I am a 17-year old student in India, in the standard 12th grade. Recently, I found the fascination in mathematics, and I am eager to dig in further.

Currently, the only textbooks I have are the ones at school: M.L Agrawal's of 11th and 12th. I don't find them very supportive. They are educational, but quite exam centered. Almost everything around me is exam centered, as students study math primarily so that they can qualify for board exams and engineering entrances.

Not to sell myself short, but hey, not everyone can be Ramanujan and derive wonders from schoolbooks. Could anyone suggest someplace to start? I am really interested in coordinate geometry and calculus.

I have considered buying an S.L Loney, but every suggestion would be valuable. Thank you.

  • $\begingroup$ Well you do have the internet, but I'm assuming you want something a little more specific than that. $\endgroup$ – recursive recursion Jun 8 '14 at 12:50
  • $\begingroup$ I, being from the same country, know what you feel right now. When you say calculus, you mean just the integration and differentiation we are taught in 12th, or do you mean the more abstract form that is taught in college level courses? $\endgroup$ – Swapnil Tripathi Jun 8 '14 at 13:01
  • $\begingroup$ The site libgen.info has a massive number of scanned math books. Just search for what you are interested in. $\endgroup$ – Rene Schipperus Jun 8 '14 at 13:02
  • $\begingroup$ The website How to Become a Pure Mathematician (or Statistician) is great for that purpose. It contains lots of references from basic to not-so-basic disciplines. Of course, you shouldn't study ALL the books listed there. Try to compare and choose one from each topic you like (and come here ask for opinions or help whenever needed). It's very important to do exercises, specially the hard ones. $\endgroup$ – Luiz Cordeiro Jun 8 '14 at 13:24
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    $\begingroup$ Have you heard about L.V Terasov's Calculus for High school: en.bookfi.org/book/1363236 . Exactly for beginners. $\endgroup$ – user103816 Jun 12 '14 at 11:13

Some books that I found helpful when I first started in math were the following:

Elementary Number Theory by James Strayer. It's a straightforward textbook on number theory, and you can get your feet wet learning how to prove some basic things.

Elementary Geometry from an Advanced Standpoint by Edwin Moise. This is a nice textbook on Geometry. Here you develop everything from the ground up. I really enjoyed my time going through it on my own.

Introduction to Analysis by Maxwell Rosenlicht. This was the textbook that was required for my senior Advanced Calculus course in undergrad. It's a dover book and pretty cheap. Also it has good explanations for the concepts in Advance Calculus, including metric space topology, convergence of functions, etc.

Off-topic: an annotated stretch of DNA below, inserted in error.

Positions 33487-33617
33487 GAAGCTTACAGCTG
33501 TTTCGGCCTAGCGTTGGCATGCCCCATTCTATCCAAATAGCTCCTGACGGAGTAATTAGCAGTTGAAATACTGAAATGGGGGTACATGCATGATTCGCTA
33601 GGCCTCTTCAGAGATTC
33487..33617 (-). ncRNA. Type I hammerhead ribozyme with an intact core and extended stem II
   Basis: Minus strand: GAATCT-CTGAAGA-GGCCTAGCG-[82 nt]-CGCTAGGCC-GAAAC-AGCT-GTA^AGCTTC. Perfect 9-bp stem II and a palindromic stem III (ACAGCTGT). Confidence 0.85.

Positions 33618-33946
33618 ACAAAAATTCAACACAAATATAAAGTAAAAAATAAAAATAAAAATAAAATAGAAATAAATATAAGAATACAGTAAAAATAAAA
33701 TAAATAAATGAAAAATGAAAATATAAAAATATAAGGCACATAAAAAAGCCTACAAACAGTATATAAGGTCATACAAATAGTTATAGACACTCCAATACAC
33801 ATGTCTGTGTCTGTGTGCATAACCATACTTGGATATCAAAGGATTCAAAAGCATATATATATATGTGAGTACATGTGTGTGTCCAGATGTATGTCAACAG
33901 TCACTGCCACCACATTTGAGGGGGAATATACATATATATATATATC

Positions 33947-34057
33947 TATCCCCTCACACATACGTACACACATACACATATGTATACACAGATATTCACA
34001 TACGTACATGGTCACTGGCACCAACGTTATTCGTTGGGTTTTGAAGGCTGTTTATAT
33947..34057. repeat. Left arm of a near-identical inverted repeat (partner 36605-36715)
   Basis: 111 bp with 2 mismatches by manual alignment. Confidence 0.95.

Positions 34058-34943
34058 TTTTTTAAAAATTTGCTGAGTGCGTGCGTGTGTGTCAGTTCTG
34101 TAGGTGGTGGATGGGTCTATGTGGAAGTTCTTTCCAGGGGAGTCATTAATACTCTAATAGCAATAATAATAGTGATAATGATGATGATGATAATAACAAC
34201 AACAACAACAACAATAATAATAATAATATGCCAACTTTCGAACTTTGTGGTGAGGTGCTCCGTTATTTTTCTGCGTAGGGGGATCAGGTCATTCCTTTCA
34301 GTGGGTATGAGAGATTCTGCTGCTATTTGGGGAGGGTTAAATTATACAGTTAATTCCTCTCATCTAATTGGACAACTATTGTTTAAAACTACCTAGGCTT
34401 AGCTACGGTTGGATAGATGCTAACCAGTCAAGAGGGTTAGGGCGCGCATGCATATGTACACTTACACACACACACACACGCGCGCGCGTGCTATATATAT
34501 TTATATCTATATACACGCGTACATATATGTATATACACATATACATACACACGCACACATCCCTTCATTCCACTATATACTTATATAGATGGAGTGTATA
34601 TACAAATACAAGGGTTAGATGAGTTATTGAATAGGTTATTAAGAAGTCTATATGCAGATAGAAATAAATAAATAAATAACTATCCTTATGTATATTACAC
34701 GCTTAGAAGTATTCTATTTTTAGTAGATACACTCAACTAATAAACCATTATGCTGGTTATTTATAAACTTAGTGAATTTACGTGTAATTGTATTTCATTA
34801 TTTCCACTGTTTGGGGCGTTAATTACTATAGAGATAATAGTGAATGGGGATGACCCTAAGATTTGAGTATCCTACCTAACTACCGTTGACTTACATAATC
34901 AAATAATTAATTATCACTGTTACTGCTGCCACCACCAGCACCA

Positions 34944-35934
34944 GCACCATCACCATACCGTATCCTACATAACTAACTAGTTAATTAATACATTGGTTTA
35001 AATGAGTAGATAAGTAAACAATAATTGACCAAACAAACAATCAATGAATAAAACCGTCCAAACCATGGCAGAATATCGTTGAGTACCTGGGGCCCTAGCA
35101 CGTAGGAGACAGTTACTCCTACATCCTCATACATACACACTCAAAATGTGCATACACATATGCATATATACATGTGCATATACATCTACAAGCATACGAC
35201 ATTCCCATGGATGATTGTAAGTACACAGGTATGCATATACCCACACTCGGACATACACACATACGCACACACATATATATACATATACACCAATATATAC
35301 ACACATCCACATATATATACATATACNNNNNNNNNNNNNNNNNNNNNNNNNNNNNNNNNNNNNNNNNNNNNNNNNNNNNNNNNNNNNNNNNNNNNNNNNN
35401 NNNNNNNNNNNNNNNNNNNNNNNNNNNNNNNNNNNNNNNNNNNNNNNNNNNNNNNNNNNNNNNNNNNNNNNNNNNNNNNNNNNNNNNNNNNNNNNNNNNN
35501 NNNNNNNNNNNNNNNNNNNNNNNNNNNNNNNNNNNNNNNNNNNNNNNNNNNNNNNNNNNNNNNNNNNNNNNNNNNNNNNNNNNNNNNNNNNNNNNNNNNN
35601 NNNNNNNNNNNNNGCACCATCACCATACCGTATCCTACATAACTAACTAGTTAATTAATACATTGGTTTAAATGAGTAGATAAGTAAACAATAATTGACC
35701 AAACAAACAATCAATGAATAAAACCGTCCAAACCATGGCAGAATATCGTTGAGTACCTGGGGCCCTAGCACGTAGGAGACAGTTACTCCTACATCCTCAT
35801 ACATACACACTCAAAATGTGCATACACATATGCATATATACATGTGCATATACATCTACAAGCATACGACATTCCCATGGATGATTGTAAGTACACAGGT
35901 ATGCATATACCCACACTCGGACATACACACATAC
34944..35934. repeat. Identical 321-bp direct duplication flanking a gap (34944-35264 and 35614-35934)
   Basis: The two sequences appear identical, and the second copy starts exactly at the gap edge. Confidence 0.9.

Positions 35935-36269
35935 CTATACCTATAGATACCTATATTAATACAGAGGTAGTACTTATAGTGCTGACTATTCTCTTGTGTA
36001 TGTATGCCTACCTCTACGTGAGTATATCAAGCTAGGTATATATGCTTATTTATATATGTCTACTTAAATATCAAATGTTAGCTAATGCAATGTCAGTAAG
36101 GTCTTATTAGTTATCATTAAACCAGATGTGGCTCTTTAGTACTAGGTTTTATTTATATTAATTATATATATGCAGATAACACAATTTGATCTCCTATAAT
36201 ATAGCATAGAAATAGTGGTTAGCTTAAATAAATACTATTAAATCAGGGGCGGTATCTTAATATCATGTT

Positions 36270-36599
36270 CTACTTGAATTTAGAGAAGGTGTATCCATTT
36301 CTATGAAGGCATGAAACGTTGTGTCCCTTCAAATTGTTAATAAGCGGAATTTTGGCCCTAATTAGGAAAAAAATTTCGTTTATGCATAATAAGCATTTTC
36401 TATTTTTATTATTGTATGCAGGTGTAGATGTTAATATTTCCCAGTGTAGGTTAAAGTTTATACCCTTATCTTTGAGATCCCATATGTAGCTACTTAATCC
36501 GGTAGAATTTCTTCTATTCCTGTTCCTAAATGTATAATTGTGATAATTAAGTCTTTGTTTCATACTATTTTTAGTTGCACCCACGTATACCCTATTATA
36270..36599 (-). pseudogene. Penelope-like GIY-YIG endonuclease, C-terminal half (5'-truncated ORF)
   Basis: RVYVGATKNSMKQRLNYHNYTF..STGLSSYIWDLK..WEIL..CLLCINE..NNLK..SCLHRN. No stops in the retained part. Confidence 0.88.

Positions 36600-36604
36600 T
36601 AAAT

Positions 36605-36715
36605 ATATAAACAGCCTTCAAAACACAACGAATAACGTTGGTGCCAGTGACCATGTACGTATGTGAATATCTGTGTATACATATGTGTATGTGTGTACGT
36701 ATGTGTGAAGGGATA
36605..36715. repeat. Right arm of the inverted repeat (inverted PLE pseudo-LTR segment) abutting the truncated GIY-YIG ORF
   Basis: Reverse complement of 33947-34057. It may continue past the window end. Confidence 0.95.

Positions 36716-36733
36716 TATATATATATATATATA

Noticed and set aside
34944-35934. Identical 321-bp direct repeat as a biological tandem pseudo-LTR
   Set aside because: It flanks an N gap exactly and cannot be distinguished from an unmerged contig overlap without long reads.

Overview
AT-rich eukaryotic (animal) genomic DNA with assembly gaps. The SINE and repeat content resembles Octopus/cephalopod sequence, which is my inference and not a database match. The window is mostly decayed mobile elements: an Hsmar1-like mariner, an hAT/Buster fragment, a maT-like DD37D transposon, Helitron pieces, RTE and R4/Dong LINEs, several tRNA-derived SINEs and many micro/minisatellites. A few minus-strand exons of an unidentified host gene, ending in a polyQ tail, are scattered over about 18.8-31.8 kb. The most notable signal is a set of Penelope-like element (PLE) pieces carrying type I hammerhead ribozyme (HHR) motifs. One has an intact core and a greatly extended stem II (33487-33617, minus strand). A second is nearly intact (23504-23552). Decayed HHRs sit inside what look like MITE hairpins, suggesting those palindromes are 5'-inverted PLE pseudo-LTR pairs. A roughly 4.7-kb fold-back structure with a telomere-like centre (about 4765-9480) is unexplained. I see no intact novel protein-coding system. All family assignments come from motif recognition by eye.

I also enjoyed Number Theory by George Andrews. It's a more combinatorial approach to Number Theory. The book is cheap and speaking of Ramanujan, George Andrews is a world class expert on his works.

Just some ideas.

  • $\begingroup$ That is really very helpful, and some resonating. Thank you very much! :) $\endgroup$ – Rohit Jun 8 '14 at 16:01

Please note I am not in a position to guide how you can take forward your interest in Geometry, but I feel that following are math foundation books.

  1. Coordinate Geomerty - S L Loney (http://archive.org/)
  2. Plane Trigonometry - S L Loney (http://archive.org/)
  3. Higher Algebra - Hall & Knight (http://archive.org/)
  4. Challenging Problems in Algebra - ALFRED S. POSAMENTIER & CHARLES T. SALKIND
  5. Problems in Elementary Mathematics - V. LIDSKY,L. OVSYANNIKOV,A. TULAIKOV,M. SHABUNIN (Mir Publication)
  6. INEQUALITIES - P. P. Korovkin (Mir Publication)
  7. Methos of Mathematical Induction - I. S. SOMINSKII (Mir Publication)
  8. The Differential and Integral Calculus - N P Piskunov (Mir Publication)
  9. Trigonometric Function (Problem Solving Approach) - A. Panchishkin, E. Shavgulidze (Mir Publication)
  10. Class 11 & 12 math books from site http://ncert.nic.in/NCERTS/textbook/textbook.htm
  11. Calculus - Thomas & Finney

All the archive.org and Mir Publication books are available free on internet.

I feel book 8 and 11 should be kept last.

My reply includes Geometry, Algebra and Calculus.

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    $\begingroup$ Great list of books ! Can you give a link to where the Mir books can be found ? I am not familar with them. $\endgroup$ – Rene Schipperus Jun 8 '14 at 13:43
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    $\begingroup$ @ReneSchipperus, mirtitles.org $\endgroup$ – Vikram Jun 8 '14 at 13:58
  • $\begingroup$ I'll check them out. Thank you $\endgroup$ – Rohit Jun 8 '14 at 16:00

You might check the lists of free online math courses offered by the very best universities: https://www.coursera.org and https://www.edx.org/ -- probably start with some basic linear algebra and/or calculus courses.


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